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ScreamingDoom

3D Collision Detection with Isometric Sprites

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I was playing X-Com the other day and became curious as to how the collision detection works with firing weapons. My first thought was that they first found the tile which crossed a projected ray then used a mask to get per-pixel detection on whatever object is sitting on the tile, but projectiles can actually go behind objects (like walls or soldiers) so this can't possibly work. My other thought was that they basically split each tile in half above the top "far" point of each tile and test the X, Y, and Z components of the weapon ray against three different bitmasks (everything on the left hand side is considered to be on the Y-Z plane, everything on the right is considered to be on the X-Z plane and everything on the tile itself is considered to be on the X-Y plane). In a full 3D environment, this would be easy, but how on earth do you do it in a 2D isometric sprite-based way in which there is no real 3D object information? I couldn't find any articles on it.

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In xcom and most games the graphics and collision detection are handled separately. Xcom has its map data arranged in a 3d grid and traces a bresenham line between two points.

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Original post by Kaze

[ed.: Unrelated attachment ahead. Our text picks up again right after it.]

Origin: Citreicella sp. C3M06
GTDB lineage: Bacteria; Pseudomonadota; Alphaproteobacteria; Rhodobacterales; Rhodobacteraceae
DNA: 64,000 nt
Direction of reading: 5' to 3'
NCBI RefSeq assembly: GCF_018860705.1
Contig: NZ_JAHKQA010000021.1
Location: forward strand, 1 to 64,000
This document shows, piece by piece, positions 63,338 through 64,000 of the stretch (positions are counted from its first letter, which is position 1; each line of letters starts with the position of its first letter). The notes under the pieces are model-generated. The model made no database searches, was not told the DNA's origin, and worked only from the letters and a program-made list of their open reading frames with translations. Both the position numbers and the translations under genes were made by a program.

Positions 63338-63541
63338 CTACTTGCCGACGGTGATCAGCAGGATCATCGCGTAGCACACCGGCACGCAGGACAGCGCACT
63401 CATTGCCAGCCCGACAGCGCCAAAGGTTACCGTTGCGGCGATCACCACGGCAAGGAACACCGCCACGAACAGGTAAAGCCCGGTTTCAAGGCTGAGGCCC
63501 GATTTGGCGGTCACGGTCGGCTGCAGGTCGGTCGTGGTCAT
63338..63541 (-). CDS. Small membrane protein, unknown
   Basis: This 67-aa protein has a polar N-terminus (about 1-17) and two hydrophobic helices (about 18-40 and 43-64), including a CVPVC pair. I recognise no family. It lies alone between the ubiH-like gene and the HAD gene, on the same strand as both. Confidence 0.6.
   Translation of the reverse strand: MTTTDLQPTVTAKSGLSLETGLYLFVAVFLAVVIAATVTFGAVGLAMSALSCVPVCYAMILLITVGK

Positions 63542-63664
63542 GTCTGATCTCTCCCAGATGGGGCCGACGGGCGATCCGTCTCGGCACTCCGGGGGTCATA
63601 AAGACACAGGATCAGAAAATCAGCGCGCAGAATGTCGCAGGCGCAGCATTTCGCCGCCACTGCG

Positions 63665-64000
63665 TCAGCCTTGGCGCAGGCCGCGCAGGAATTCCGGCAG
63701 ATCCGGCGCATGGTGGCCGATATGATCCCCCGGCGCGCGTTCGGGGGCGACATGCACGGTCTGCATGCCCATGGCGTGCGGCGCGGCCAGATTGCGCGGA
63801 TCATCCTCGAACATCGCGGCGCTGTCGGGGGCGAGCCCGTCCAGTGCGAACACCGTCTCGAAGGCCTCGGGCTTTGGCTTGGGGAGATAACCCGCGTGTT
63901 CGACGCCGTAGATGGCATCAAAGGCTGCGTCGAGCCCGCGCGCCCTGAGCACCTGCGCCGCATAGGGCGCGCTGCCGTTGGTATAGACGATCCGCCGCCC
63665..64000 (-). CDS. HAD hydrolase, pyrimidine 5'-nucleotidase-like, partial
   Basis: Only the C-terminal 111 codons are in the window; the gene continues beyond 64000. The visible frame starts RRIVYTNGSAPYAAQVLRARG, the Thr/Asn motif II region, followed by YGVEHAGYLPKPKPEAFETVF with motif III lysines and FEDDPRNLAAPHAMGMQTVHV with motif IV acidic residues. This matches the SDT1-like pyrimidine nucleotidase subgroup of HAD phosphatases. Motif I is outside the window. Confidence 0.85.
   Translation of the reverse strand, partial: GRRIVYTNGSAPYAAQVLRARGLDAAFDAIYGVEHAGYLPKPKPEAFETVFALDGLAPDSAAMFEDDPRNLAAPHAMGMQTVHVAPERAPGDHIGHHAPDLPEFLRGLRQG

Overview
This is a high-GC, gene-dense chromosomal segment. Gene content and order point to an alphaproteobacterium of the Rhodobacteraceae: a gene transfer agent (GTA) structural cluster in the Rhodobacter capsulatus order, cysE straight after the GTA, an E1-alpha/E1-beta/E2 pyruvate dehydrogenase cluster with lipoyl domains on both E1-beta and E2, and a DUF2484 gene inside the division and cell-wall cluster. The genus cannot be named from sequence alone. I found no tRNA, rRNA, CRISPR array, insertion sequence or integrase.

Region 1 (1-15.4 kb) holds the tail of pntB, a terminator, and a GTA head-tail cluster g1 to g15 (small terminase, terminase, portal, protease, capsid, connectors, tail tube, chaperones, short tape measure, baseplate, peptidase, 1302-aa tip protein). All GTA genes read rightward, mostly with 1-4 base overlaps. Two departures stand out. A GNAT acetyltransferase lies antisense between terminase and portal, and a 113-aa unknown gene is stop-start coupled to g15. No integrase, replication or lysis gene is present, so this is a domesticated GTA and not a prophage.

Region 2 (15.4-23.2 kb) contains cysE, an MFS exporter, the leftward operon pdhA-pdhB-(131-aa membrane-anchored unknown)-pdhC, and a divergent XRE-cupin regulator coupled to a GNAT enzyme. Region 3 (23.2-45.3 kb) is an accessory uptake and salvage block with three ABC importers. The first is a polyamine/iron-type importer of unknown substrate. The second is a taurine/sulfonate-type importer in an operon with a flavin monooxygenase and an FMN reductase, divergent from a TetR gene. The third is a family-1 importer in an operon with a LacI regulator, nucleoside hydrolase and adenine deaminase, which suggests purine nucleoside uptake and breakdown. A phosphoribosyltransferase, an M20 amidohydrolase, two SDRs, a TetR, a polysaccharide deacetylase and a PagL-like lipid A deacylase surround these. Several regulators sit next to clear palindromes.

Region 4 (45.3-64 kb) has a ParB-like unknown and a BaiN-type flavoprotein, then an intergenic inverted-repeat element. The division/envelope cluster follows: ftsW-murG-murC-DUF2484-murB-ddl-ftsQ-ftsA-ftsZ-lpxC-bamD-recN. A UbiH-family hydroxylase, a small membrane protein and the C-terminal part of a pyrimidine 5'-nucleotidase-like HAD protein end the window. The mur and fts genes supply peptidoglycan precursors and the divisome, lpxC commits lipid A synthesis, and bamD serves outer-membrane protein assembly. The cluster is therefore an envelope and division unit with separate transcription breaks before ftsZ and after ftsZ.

In xcom and most games the graphics and collision detection are handled separately. Xcom has its map data arranged in a 3d grid and traces a bresenham line between two points.


Okay, but how does it determine what part of the sprite collides with the ray being used for collision detection? Do all the potentially collidable objects also have a set of voxels or other 3D data associated with it which are used to actually determine if a laser blast actually hits something?

How is the program able to go from a 2D sprite of a solider, alien, or piece of scenery and determine how it relates to 3D coordinates?

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Original post by Kaze
The map objects all have height values but to so some extent the hit detection in xcom just isn't that accurate and I think the placement of fatal wounds is completely random.


So objects in X-Com have a 3D collision box that is associated with the sprite? Or do they do a pixel-collision test on the X-Y coordinates of the sprite and the Z coordinate is just a constant that is associated?

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I think it uses a extremely simplified collision box that takes advantage of all the game objects being locked to one square in the map grid. Basically all it has to do is create a list of all the squares a projectile will pass through and test for walls, floors if it changes a level and map objects if their height is greater than the bullet height. Other than enemies that are shorter than a map cube it views the entire cube as a valid hit area.

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Quote:
Original post by Kaze
I think it uses a extremely simplified collision box that takes advantage of all the game objects being locked to one square in the map grid. Basically all it has to do is create a list of all the squares a projectile will pass through and test for walls, floors if it changes a level and map objects if their height is greater than the bullet height. Other than enemies that are shorter than a map cube it views the entire cube as a valid hit area.


Neat! Thanks for the explanation!

I presume that there are multiple hit boxes possible for things like windows and fences that you can shoot through?

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